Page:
Arts organisations that operate venues can be too easily confined by the box of the concert hall or theatre. For art to survive in the long-term, we need to separate the art from the building, and think outside of the literal box. Rather than settling on a strategy to preserve bricks and mortar, the strategy also needs to include producing art. We need a new business model driven by art, and it starts by asking ourselves this:
Some venues may already be considering this, and the answer to this question will be different for every venue, but the answer begins in the same place. Firstly (as I explored in my previous blog) by ensuring the right people are contributing to the conversation. This doesn’t mean the most senior people in an organisation, but those with the ability to dream up new solutions. Secondly, be prepared to turn a venue inside out. For the time being at least, we need to be prepared to separate art from physical bricks and mortar, and turn the building inside out. If arts venues are no longer fit for purpose, we need to venture outside of traditional venues, utilise alternative spaces, more embedded within the community (be it schools, community centres, youth clubs, or cafes. When the time is right, venues will want to open and bring people back in. However…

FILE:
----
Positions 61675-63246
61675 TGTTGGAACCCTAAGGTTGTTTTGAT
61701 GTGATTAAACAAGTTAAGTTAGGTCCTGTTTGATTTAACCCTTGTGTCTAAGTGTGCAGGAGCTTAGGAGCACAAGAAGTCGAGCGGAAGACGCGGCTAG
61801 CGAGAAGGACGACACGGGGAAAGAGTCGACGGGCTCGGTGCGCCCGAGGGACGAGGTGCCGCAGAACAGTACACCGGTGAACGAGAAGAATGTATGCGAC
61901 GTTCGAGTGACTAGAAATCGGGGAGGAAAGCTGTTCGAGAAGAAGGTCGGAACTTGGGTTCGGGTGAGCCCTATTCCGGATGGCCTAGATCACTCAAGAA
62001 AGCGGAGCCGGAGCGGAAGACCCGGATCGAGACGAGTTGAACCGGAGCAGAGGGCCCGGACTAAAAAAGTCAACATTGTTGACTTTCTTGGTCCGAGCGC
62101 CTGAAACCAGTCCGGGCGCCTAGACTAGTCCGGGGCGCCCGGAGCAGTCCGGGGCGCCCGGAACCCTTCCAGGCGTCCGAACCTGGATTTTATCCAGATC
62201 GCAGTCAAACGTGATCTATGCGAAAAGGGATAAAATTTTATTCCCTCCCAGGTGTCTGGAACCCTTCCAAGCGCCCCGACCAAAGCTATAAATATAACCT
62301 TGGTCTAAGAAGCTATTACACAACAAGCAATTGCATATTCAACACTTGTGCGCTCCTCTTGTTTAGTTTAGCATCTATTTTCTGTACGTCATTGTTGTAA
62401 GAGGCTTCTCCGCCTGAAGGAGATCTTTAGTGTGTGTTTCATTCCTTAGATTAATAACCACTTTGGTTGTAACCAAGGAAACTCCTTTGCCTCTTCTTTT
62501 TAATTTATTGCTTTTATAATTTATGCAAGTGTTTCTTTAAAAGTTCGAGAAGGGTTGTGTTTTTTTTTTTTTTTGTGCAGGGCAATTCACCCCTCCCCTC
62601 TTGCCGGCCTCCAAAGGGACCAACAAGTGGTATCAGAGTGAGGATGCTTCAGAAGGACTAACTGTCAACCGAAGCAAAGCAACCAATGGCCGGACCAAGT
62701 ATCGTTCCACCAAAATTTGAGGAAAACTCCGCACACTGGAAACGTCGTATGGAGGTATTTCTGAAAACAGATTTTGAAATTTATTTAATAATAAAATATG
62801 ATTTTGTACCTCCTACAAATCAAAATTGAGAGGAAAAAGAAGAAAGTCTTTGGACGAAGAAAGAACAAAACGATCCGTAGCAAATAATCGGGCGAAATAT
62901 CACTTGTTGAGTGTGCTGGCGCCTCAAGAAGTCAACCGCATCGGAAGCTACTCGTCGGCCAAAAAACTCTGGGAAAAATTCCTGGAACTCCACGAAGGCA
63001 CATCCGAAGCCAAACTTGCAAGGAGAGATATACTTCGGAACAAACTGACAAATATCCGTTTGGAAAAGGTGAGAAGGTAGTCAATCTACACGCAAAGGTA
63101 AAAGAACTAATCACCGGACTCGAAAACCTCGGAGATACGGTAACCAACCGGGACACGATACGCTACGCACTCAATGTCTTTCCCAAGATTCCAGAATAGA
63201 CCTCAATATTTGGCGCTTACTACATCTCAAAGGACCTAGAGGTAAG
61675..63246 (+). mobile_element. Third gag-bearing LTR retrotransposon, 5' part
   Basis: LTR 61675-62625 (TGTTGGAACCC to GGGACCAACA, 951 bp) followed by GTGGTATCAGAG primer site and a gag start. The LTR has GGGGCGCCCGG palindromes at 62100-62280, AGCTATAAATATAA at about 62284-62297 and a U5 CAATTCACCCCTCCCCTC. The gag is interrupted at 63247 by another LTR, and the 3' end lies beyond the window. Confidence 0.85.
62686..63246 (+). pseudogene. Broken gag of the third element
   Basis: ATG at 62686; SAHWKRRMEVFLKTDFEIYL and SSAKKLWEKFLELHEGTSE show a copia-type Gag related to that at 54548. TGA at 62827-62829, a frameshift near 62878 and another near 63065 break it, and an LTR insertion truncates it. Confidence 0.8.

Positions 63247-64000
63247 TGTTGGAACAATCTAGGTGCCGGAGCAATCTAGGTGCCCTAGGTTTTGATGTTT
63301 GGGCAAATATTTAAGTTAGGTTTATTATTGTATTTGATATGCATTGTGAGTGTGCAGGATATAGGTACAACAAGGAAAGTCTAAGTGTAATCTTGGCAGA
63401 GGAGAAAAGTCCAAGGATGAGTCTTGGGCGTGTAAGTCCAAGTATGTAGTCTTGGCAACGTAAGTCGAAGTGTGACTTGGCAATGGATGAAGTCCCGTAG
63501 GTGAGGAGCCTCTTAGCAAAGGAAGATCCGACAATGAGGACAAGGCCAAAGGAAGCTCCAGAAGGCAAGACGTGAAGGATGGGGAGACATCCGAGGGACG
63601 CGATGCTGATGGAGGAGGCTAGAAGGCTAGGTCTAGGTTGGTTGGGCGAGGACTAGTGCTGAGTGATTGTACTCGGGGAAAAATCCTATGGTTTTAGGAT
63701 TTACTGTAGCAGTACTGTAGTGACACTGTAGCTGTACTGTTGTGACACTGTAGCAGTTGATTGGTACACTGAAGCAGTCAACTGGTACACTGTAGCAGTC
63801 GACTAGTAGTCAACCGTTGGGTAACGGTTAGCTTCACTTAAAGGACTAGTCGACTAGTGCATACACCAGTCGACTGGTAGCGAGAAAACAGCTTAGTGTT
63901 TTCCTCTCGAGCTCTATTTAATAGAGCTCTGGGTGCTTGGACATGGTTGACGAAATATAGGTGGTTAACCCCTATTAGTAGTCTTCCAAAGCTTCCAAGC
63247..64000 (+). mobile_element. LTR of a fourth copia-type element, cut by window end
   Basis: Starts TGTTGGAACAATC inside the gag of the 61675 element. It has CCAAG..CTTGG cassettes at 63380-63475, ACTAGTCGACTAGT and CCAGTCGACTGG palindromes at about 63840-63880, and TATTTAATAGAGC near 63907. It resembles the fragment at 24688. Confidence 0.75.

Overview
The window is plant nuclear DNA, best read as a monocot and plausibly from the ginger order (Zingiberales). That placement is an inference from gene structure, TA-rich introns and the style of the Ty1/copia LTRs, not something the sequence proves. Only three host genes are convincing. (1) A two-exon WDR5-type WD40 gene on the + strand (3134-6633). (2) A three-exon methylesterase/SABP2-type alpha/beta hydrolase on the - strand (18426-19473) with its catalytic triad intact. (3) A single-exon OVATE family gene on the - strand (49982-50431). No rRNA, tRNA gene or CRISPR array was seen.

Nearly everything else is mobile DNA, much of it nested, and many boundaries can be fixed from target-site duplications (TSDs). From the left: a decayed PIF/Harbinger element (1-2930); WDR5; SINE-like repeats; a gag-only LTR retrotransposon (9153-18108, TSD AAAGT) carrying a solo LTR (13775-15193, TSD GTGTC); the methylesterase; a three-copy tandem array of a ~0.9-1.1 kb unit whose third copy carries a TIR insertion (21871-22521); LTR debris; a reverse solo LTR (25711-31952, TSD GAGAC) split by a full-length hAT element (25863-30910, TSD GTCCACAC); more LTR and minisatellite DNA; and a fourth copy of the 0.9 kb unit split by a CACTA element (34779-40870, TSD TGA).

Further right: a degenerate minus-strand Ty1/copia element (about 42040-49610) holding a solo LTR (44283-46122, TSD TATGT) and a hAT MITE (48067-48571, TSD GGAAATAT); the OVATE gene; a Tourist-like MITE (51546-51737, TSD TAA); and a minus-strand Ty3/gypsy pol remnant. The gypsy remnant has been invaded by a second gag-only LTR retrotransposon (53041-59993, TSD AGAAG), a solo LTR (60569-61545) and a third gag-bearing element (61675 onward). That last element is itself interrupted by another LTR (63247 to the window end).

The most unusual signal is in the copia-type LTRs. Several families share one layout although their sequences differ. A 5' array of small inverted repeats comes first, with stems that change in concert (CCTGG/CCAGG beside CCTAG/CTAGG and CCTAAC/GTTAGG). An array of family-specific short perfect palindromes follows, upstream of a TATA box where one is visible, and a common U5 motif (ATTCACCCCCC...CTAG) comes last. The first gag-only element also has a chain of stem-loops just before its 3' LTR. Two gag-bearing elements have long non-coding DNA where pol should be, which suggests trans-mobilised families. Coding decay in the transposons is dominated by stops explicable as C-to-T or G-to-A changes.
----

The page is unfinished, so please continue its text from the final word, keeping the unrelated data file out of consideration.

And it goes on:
In addition to being a necessity, this is a huge opportunity to address many of our pre-COVID aspirations to engage with those who feel that arts venues are not for them. Lastly, we need to appreciate that size doesn’t matter. Often in the performing arts, we think that bigger is better – big international symphony orchestras, large scale opera productions, and ambitious pop shows. To remind ourselves of what is really important, we must revisit our organisational missions. This is where the mission becomes crucial. When a change to the business model is required, the mission sets the parameters for change. The mission statement doesn’t say we have to produce large-scale work, it simply dictates what we need to achieve more broadly. We can still achieve this mission whilst delivering smaller scale (and lower cost or cost neutral) work. Size doesn’t matter. What does matter is producing something, rather than continuing to produce nothing.